Flight Two: Viognier (price range from ~$18 to $30)
Jefferson 2009 Viognier Reserve Monticello (Virginia)
Keswick 2009 Viognier Estate Reserve (Virginia)
Francois Villard De Poncins 2006 Condrieu (France)
Blenheim 2009 Viognier (Virginia)
Porter Creek 2007 Viognier Russian River Valley Timbervine Ranch (Calif.)
Yalumba 2009 Viognier (South Australia)
Chateau Camplazens Vin de Pays D’Oc 2007 Viognier (France)
Terra Blanca 2005 Viognier Yakima (Washington State)
As I’ve noted here many times, Viognier could be the future of Virginia white wine (if you happen to disagree, it’s ok, you’ve probably been wrong about other things as well :) ). Given the quality of Virginia Viognier, this was the most anticipated flight of the tasting for me, and Virginia did not disappoint. The Jefferson Viognier Reserve and Blenheim Viognier finished at the top of my score sheet with a slight edge going to the Jefferson.
Though the price range for this flight was roughly $18 to $30, Andy did include a lower and higher priced offering as well. Interestingly the most expensive Viognier in the flight – the $75 Francois Villard from Condrieu – finished at the bottom on my score sheet, and didn’t fare too much better in overall group scoring. Though I don’t want to Monday morning quarterback, I would have liked more vintage consistency in this flight, and perhaps another round of eight Viogniers with more regions represented. I have no doubt Virginia Viognier would still have finished atop a flight of 16 Viogniers as well. One could argue that some Virginia Viognier may be underpriced relative to Condrieu and California in terms of price-to-quality. I often wonder why people pay the $50 – $75 price tag for Condrieu for such little quality relative to the price (amazing what a French name on the label will do for rationalizing high price of wine). The overall group ranked this flight as follows: 1. Jefferson Reserve, 2. Keswick, 3. Porter Creek, 4. Blenheim, 5. Francois Villard Condrieu, 6. Yalumba, 7. Terra Blanca, 8. Ch. Camplazens Vin de Pays d’Oc. Each of the three Virginia Viogniers in this flight were stellar, no surprise they took three of the top four spots.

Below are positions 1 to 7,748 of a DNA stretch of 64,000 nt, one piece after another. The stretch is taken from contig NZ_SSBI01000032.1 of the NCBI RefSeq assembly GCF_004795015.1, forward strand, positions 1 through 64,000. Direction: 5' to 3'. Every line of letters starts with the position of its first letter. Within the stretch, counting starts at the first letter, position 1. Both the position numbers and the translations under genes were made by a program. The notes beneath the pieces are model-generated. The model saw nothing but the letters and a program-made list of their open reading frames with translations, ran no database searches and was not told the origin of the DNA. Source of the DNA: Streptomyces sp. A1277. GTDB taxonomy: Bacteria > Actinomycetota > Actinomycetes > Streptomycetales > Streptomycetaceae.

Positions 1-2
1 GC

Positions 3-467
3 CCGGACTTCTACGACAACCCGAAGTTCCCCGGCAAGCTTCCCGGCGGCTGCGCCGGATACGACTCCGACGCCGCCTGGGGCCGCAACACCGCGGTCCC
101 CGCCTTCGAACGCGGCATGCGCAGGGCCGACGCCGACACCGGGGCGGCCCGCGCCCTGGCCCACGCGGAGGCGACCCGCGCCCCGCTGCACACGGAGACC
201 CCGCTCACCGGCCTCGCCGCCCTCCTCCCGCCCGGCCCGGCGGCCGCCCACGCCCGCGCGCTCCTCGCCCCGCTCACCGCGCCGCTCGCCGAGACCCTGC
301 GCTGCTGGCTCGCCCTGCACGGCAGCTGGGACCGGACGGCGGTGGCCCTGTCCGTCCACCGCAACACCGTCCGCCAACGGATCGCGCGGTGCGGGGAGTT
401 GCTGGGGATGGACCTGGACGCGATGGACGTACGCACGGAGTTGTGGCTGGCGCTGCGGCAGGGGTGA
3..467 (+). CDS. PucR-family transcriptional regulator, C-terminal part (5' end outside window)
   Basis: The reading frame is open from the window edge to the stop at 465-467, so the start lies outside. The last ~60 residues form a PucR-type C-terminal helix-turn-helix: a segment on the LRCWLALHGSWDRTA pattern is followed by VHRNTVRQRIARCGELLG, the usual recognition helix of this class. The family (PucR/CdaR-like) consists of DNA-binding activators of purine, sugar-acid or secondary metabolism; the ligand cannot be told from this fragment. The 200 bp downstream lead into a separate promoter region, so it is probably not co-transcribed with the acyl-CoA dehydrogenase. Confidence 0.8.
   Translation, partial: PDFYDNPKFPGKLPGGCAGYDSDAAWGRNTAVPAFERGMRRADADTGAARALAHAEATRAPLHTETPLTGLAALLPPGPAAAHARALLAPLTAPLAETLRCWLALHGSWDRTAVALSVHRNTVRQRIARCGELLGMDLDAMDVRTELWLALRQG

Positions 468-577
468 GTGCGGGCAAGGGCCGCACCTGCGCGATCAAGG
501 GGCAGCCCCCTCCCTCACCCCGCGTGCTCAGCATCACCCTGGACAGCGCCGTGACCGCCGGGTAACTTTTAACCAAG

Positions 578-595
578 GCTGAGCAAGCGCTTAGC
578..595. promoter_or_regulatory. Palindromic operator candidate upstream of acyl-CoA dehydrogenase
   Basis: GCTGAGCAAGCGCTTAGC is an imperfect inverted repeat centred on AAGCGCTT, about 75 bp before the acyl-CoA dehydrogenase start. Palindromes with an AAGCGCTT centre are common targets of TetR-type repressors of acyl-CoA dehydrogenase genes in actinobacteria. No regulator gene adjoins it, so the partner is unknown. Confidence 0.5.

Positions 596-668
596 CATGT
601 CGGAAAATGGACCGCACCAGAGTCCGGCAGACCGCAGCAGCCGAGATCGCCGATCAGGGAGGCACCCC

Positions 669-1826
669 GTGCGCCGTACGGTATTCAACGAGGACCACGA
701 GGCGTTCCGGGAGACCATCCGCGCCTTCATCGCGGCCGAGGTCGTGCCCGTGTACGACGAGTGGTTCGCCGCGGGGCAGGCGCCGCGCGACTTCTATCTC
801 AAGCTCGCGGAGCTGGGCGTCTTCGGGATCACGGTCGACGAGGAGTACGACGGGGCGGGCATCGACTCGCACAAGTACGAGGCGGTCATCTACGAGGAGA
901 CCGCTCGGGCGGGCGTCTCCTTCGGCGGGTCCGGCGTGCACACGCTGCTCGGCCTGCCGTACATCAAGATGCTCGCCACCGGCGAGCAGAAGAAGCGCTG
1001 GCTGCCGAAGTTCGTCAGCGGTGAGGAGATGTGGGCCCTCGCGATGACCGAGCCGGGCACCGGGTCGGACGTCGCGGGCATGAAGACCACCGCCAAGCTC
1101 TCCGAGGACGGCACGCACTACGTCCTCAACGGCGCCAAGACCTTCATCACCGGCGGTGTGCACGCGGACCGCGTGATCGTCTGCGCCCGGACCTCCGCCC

Flight Three: Chardonnay (price range $18 – $29)
Jefferson 2009 Chardonnay Reserve Monticello (Virginia)
Champy 2009 Pouilly Fuisse (France)
Catena 2009 Chardonnay Mendoza (Argentina)
Hamilton Russell 2009 Chardonnay Hemel-en-Aarde Valley (South Africa)
Boring. Snorefest. I respect the fact that Chardonnay is a global workhorse, but I simply cannot get into this varietal. I realize there are many amazing Chardonnays throughout the world, but I would not consider any of the wines in this flight ‘amazing’ examples of Chardonnay. Overall scoring in this flight was very close – group rankings as follows: 1. Jefferson, 2. Tie Hamilton Russell and Champy 4. Catena
After three white flights, we moved on to the much-anticipated reds beginning with Cabernet Franc, followed by Merlot, and finishing with red blends.
Flight Four: Cabernet Franc (price range $18 – $35)
RAATS 2008 Cabernet Franc Stellenbosch (South Africa)
Jefferson 2008 Cabernet Franc Reserve Monticello (Virginia)
Lang & Reed 2008 Cabernet Franc North Coast (California)
Blenheim 2009 Cabernet Franc (Virginia)
Keswick 2009 Cabernet Franc Monticello (Virginia)
Frederic Mabileau 2005 Saint Nicolas de Bourgueil Eclipse (France)
Like Viognier, Cab Franc thrives here in Virginia so I fully expected the home team to sweep this flight. When the bottles were revealed, I was surprised by the origins of my top scorer – the RAATS 2008 Cab Franc from South Africa. In looking through my tasting notes from the last two years and plumbing my memory, I believe this is the first time I’ve had a Cabernet Franc from South Africa, and certainly will not be my last. Finishing second in my ranking was Keswick followed by the Jefferson Reserve. For our next tasting, this flight should be expanded to include more regions like Chinon and Long Island. No doubt Virginia Cab Francs would finish at or near the top of an expanded flight. The overall group ranked this flight as follows: 1. RAATS, 2. Keswick, 3. Jefferson, 4. Frederic Mabileau, 5. Blenheim, 6. Lang and Reed.